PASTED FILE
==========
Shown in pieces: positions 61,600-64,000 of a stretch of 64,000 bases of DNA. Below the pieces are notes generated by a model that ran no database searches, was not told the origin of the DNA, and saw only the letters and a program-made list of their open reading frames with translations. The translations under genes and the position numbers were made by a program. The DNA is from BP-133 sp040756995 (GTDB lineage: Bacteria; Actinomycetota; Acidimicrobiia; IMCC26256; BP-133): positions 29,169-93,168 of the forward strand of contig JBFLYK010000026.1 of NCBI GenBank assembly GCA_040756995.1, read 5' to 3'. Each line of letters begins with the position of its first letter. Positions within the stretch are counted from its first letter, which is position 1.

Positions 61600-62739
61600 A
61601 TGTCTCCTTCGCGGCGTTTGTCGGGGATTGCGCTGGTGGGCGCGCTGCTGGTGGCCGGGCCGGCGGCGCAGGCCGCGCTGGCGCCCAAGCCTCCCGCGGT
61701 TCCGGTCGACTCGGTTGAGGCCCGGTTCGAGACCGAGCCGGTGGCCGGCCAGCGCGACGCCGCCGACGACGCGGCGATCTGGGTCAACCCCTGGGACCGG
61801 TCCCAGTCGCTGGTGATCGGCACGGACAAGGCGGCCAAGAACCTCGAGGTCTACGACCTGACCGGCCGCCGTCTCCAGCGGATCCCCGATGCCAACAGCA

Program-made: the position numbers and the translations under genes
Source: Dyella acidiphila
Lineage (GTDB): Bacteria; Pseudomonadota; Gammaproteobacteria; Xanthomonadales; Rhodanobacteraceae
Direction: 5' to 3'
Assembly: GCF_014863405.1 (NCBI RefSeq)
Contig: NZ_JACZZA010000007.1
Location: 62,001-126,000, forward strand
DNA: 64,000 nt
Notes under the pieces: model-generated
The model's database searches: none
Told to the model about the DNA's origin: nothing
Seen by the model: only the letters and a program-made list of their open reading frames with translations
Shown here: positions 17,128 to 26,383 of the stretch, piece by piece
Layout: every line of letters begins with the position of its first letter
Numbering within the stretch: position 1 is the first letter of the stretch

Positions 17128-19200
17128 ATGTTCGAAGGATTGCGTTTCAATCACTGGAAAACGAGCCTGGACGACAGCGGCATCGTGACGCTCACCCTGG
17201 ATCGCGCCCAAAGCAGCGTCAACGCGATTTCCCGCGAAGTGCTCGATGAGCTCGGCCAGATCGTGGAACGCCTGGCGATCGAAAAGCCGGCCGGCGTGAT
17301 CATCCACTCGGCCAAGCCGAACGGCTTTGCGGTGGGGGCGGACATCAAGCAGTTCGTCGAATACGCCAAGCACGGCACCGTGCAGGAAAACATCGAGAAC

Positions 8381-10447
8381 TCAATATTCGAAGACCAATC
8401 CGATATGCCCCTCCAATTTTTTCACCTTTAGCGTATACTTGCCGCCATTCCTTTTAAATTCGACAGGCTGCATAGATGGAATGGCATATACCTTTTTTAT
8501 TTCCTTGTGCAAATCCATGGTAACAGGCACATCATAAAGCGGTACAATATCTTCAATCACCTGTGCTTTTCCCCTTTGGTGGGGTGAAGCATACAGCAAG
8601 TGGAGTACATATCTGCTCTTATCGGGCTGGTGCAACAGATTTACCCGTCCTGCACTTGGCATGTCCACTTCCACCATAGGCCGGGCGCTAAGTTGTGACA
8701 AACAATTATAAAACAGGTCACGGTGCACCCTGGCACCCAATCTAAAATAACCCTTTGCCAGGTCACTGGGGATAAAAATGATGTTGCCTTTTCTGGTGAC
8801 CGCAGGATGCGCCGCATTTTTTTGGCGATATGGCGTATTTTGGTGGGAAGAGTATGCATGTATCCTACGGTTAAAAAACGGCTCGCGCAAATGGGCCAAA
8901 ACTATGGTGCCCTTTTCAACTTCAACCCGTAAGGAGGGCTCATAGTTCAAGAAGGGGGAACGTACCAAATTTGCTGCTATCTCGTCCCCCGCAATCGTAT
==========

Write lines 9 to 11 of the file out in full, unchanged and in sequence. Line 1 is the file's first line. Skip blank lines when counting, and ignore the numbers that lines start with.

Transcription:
Lineage (GTDB): Bacteria; Pseudomonadota; Gammaproteobacteria; Xanthomonadales; Rhodanobacteraceae
Direction: 5' to 3'
Assembly: GCF_014863405.1 (NCBI RefSeq)